A multidisciplinary team comprises a cross-functional group of people focused on the outcome and overall well-being of the patient before, during, and after any clinical or surgical assessment or intervention. The surgeon or interventionist often acts as the team leader and directs the planning of patient care, working closely and collaboratively with the facility transfer system to facilitate safe and expeditious patient transfers.
Before the patient arrives, the physician leader directs the staff in preparing the facility, receiving the patient, and taking the steps required after arrival. If the physician leader suspects that operative intervention may be needed, then he or she prepares the department and assembles the needed staff. After the patient arrives, the physician leader and nursing staff should continue to work collaboratively with laboratory and radiology personnel and physicians to obtain the required hematologic and radiologic results and/or to upload any images already obtained at the transferring facility to the institution’s picture archiving and communication system (PACS). The nurse navigator and clergy serve an important role in interacting with family members, updating them and offering support until further clinical information is available. Working in the background are the administrative team members, who should ensure that all team members are readily available and the equipment needed to perform the required procedures/interventions is on standby and in good working condition.
Developmental Costs and Capital Equipment
Initial capital investment is a prerequisite to having a well-equipped, functional team to plan and implement treatment in a comprehensive aortic center. There are notable operational costs associated with transfer management, requiring round-the-clock employee teams and labor in aortic centers, emergency departments, and radiology and laboratory departments. But these systems are usually already in place in most institutions, as is 24-hour OR staff. Nonstandard expenses may include some of the higher-cost equipment, including high-resolution computed tomography scanners and a current hybrid suite. Multiple interventional specialties25 are increasingly relying on hybrid suites as a necessity, particularly for advanced aortic procedures26 and for minimizing risk, increasing safety for personnel and patients.27 Costs of a hybrid suite (see supplement p 18 for brief discussion) can also be a sizable investment. The cost of constructing the suite with good-resolution systems can range from $1.3 million to $2.1 million, not including the cost of support equipment, such as a contrast injector, an IVUS system, and associated support wires, catheters, and stocking of a thoracic, abdominal, and peripheral stent inventory. A shelf stock of thoracic and infrarenal aortic endografts is also needed for emergent cases. These items add up to a significant initial investment, but are necessary to treat various aortic pathologies. To cover these costs, a strong business plan—including marketing outreach and operational plans—should be developed and implemented upon the launch of the aortic center.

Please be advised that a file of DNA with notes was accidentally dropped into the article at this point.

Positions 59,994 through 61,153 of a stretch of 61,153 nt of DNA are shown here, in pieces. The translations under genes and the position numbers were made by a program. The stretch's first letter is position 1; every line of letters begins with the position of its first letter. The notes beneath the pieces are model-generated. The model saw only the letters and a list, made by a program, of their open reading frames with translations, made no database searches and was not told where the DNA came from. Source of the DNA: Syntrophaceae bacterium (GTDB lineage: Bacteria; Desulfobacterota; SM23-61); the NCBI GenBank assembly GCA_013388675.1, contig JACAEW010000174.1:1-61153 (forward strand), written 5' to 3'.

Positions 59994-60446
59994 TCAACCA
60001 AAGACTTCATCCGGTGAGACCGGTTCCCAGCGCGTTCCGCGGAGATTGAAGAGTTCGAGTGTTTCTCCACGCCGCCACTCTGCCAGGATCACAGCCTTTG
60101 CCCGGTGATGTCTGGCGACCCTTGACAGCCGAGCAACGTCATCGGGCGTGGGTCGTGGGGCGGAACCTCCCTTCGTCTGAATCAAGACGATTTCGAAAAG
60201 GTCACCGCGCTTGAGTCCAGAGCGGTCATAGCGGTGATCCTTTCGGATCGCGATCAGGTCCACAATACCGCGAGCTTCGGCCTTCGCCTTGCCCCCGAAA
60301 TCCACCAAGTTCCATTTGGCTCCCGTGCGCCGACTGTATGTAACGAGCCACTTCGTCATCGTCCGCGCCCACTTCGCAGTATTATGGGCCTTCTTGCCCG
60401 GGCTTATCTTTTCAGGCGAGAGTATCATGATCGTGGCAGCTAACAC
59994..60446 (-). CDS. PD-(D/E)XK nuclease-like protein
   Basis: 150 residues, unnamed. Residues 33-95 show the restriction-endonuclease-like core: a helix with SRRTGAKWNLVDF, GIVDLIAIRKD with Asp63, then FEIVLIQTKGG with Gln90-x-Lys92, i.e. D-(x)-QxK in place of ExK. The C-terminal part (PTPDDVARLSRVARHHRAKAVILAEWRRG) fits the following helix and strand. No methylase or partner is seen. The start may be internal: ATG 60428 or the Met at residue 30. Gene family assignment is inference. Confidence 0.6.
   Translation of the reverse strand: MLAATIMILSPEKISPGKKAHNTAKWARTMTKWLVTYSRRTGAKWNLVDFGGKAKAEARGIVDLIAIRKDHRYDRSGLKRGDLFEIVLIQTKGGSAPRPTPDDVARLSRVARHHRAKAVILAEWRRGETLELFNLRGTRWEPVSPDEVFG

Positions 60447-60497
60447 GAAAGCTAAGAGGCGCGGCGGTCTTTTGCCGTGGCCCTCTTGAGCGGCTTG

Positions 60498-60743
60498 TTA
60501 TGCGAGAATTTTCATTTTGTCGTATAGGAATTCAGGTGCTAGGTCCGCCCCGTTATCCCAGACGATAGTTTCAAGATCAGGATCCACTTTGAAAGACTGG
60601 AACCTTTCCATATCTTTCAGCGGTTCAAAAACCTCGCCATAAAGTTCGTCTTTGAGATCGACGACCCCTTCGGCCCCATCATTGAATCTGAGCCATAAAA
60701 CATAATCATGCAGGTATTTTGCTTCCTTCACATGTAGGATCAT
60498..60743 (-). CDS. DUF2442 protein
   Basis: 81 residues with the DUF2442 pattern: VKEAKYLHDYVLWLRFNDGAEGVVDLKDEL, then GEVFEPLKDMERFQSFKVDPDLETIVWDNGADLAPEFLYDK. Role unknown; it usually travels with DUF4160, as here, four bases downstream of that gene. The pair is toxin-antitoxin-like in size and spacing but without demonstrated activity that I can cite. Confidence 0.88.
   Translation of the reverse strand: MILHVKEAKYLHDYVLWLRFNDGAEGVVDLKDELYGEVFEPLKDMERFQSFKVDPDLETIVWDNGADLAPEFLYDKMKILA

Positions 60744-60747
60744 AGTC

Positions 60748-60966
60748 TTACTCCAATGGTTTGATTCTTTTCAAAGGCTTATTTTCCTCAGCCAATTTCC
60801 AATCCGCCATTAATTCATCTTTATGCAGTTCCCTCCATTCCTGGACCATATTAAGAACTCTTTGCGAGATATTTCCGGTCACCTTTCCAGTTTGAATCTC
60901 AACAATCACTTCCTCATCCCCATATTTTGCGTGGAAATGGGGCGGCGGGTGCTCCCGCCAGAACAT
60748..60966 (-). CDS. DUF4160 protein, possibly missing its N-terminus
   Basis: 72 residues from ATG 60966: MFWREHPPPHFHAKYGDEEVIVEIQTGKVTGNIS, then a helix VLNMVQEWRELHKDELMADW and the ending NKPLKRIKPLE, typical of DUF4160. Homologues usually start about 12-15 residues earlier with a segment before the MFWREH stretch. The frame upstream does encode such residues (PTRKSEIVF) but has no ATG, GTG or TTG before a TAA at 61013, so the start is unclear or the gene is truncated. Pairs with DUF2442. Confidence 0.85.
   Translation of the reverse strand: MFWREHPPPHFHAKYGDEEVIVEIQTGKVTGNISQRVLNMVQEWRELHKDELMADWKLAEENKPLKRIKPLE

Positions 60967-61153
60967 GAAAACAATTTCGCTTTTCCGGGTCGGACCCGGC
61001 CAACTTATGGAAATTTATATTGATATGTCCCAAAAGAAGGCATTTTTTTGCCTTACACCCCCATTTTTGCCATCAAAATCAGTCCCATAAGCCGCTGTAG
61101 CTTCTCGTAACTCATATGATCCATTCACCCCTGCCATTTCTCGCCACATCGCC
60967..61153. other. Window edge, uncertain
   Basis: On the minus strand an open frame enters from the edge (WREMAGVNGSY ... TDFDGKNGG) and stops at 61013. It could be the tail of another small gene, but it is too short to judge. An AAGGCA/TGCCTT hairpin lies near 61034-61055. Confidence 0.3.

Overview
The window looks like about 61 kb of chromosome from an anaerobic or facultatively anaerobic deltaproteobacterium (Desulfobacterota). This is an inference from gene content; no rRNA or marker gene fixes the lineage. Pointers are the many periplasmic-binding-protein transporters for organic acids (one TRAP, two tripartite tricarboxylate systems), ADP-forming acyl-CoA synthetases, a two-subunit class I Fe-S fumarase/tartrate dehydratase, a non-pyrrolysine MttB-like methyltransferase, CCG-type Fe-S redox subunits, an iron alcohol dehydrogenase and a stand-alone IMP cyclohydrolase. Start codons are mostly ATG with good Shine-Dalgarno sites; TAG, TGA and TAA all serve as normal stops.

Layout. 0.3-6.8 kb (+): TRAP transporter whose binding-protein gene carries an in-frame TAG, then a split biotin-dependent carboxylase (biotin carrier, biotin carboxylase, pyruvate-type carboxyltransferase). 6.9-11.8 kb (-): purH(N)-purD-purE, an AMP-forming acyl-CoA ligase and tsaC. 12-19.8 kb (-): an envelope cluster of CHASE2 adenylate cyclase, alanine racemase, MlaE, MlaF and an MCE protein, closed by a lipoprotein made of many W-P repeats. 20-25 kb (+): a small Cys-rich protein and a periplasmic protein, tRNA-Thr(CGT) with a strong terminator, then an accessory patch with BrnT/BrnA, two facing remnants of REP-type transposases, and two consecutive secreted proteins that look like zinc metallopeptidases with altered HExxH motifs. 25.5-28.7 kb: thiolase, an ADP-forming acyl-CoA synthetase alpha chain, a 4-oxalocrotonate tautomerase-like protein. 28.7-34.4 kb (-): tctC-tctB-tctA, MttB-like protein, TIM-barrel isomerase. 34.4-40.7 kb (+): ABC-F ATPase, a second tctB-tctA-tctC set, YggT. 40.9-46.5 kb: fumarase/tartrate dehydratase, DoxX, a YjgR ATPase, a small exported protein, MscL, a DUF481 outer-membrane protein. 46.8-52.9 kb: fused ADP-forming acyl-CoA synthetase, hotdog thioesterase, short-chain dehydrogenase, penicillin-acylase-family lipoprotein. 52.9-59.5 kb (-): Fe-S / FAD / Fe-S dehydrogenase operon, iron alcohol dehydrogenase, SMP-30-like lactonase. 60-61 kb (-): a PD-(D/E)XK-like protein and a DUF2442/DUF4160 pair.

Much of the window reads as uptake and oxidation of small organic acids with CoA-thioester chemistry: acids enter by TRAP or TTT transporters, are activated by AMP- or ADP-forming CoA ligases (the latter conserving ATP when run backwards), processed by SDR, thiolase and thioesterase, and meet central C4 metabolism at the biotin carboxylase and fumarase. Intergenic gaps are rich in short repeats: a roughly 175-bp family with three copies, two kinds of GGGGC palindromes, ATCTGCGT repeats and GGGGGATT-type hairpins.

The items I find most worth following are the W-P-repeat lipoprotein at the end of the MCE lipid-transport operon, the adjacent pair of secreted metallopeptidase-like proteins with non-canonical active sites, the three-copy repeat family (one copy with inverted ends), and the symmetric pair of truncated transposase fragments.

Protocols Streamline Patient Access and Care
Protocols can guide the multidisciplinary team throughout an expected care continuum and treatment pathway and act as a checklist of essential actions the institution has standardized as a best practice.28 Emergency medical services (EMS; eg, field emergency medical technicians, paramedics, and flight nurses) is responsible for transport to a transfer center.29 Reimerink et al reported that 83% of EMS workers followed a ruptured AAA (rAAA) protocol, posing a risk of harm to some patients by delaying fluid resuscitation (controlled hypotension).30 It is important to train EMS personnel in relevant aortic protocols and include EMS leaders when developing protocols. The EMS team delivers patients to emergency nurses and physicians, who may then send the patient to the aortic center and OR/hybrid suite team. Intensive care unit teams would then be needed with blood bank support and other staff to streamline the patient flow throughout each step.31